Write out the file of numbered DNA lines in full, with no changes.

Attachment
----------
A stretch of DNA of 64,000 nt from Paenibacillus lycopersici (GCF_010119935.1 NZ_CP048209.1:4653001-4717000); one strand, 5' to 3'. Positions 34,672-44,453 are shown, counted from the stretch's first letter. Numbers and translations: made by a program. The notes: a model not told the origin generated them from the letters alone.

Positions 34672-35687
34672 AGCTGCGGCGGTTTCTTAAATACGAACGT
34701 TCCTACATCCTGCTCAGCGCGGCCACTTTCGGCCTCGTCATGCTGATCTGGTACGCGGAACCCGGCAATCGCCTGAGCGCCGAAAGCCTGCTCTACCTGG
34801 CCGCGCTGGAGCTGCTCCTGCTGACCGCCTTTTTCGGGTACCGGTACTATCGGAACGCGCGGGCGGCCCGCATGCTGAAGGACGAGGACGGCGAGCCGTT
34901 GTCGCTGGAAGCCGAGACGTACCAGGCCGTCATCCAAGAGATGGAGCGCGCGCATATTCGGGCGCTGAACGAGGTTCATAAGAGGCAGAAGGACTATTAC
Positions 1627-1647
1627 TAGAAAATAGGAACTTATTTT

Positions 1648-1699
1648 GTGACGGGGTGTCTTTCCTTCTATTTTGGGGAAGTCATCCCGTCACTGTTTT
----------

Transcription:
A stretch of DNA of 64,000 nt from Paenibacillus lycopersici (GCF_010119935.1 NZ_CP048209.1:4653001-4717000); one strand, 5' to 3'. Positions 34,672-44,453 are shown, counted from the stretch's first letter. Numbers and translations: made by a program. The notes: a model not told the origin generated them from the letters alone.

Positions 34672-35687
34672 AGCTGCGGCGGTTTCTTAAATACGAACGT
34701 TCCTACATCCTGCTCAGCGCGGCCACTTTCGGCCTCGTCATGCTGATCTGGTACGCGGAACCCGGCAATCGCCTGAGCGCCGAAAGCCTGCTCTACCTGG
34801 CCGCGCTGGAGCTGCTCCTGCTGACCGCCTTTTTCGGGTACCGGTACTATCGGAACGCGCGGGCGGCCCGCATGCTGAAGGACGAGGACGGCGAGCCGTT
34901 GTCGCTGGAAGCCGAGACGTACCAGGCCGTCATCCAAGAGATGGAGCGCGCGCATATTCGGGCGCTGAACGAGGTTCATAAGAGGCAGAAGGACTATTAC
Positions 1627-1647
1627 TAGAAAATAGGAACTTATTTT

Positions 1648-1699
1648 GTGACGGGGTGTCTTTCCTTCTATTTTGGGGAAGTCATCCCGTCACTGTTTT